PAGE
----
THE PRESIDENT. It's lack of education and association.

[23.] Q. Mr. President, is it true that you get a great deal of relaxation from music?

THE PRESIDENT. Yes, indeed. Anybody can relax to music.

[24.] Q. What would be your advice to a high school graduate? Do you think he should risk going to work, or go on to college?

THE PRESIDENT. By all means. You can't get too much education. What you get into your head, you can't take away.

[25.] Q. What kind of music do you like best?

THE PRESIDENT. I am very fond of piano music, particularly. [Laughter] I like Chopin, and Mozart, and Beethoven. I am very fond of Gilbert and Sullivan operas, and Verdi operas. Most any kind of music I like, except noise. [Laughter] I don't like noise.

[26.] Q. Mr. President, do you think that any student that is not inclined toward higher education should struggle through college, or do you think they should get some vocational training to take a job?

THE PRESIDENT. Well, I think that is a matter that has to be worked out by the student himself. Of course, if he can do better in vocational education, that is what he should take. Most everybody eventually reaches the level at which he thinks he can do best, and that is what he ought to do, but I am still in favor of as much education as you can possibly get. The more and better education, the better educated you are, the easier it is for you to get along in the world, and the more tolerant you are. That is what it takes to get along in this world.

Q. Mr. President, I would like to know if you think a new course should be instituted in the high school curriculum to prepare youth for world citizenship?

THE PRESIDENT. Yes, I do. That would be a good thing. That is a matter of education, too.

Q. Do you think that there should be more free colleges, so that all who want a college education can have it, without regard to race or creed, or financial status?

THE PRESIDENT. Yes. I think that is good thing. That's the reason for the State universities.

[27.] Q. Mr. President, are you in favor of Mr. Wyatt's housing program?

THE PRESIDENT. Certainly. [Laughter] Mr. Wyatt wouldn't be putting on the housing program if I wasn't in favor of it. [More laughter[

Q. Mr. President, the Housing Expediter recently has ordered a suspension of all land, generally speaking, of nonveterans housing. How will that affect the school program?

THE PRESIDENT. It doesn't affect the school program. If you will read the order very carefully, schools are exempted--and hospitals; and a number of other things are necessary.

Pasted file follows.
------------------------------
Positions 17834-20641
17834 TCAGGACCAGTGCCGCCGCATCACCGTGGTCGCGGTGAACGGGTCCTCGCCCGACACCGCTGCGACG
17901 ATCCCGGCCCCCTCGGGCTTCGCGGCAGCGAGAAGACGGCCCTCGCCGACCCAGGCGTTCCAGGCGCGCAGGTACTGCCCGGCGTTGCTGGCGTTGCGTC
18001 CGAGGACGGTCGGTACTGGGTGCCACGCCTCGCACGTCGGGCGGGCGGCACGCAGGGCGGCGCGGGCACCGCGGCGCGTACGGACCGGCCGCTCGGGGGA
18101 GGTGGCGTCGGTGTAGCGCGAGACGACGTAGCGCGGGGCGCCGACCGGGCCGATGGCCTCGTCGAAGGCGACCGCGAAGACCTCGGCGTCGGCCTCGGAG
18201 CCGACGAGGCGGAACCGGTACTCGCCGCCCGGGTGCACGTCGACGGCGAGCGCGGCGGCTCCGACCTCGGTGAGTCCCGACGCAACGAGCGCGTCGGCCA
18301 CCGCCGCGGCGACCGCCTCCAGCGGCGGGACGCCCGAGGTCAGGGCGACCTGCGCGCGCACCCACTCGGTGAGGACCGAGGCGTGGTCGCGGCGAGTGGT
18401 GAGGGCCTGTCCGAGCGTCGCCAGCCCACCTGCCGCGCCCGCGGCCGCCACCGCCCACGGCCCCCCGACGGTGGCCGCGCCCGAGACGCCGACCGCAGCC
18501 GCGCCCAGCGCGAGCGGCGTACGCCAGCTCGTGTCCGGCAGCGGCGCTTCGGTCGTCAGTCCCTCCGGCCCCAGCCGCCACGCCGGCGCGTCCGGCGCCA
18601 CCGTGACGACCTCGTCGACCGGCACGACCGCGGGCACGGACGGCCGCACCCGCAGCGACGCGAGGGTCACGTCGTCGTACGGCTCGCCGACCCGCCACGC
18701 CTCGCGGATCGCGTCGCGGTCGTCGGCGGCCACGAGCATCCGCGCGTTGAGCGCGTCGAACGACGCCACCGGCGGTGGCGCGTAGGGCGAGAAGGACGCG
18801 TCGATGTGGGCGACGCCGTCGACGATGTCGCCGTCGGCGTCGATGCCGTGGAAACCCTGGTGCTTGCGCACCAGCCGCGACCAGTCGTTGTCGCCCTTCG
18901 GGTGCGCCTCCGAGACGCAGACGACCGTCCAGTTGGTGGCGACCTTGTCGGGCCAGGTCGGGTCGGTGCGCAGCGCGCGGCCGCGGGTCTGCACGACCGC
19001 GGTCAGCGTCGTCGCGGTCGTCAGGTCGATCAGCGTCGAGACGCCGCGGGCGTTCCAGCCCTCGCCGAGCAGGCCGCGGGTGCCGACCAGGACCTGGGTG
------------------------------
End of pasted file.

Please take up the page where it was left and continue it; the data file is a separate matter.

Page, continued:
[28.] Q. Mr. President, what one thing can the boys and girls in the United States do at this time to help relieve the suffering and hunger in other countries?

THE PRESIDENT. Don't eat so much! [Laughter] Try and get everybody to contribute as much as they can to the welfare and benefit of the people who are starving. That is the most terrible thing that the world is faced with now. We ourselves, at every meal, waste more than will feed a whole family for a day in these countries that are starving. Just bear that in mind. I can't make that too strong. That is an appeal.

[29.] Q. Do you see any immediate solution to the poll tax in the South?

THE PRESIDENT. No, I do not. That is a matter that they will have to work out for themselves, and they are gradually working it out. There are a number of Southern States that repealed it, and I hope they all will, eventually. That is a matter for them to work out themselves. I don't think anybody can work it out for them. It's a matter of education, too.

[30.] Q. Mr. President, why are some of our parents who fought in World War I, and are in the building business, restricted from buying material in order to build, while the veterans of World War II have priority over all building material if they want to build their own homes, or they want to get into business for themselves?

THE PRESIDENT. I didn't know that was the case. I will have to look into that. I think that the World War veterans of World War I had adequate--had plenty of opportunity to build a house while these other young men were at war; but I didn't know there was discrimination.

The Secretary of the Press says I have said enough, and I will have to go. I have had a very pleasant time. It has been--I have been most happy to he with you. I think you have asked some very intelligent questions, and I hope I have given you intelligent answers.

Voices: Thank you, Mr. President.

Note: President Truman's fifty-eighth news conference was held in the Blackstone Hotel in Chicago at 10:15 a.m. on Saturday, April 6, 1946. The White House Official Reporter noted that the conference with the Keen Teen Club--a youth organization sponsored by the Chicago Daily News--was attended by newsmen as observers.

Harry S Truman, The President's News Conference With the Keen Teen Club of Chicago Online by Gerhard Peters and John T. Woolley, The American Presidency Project https://www.presidency.ucsb.edu/node/232749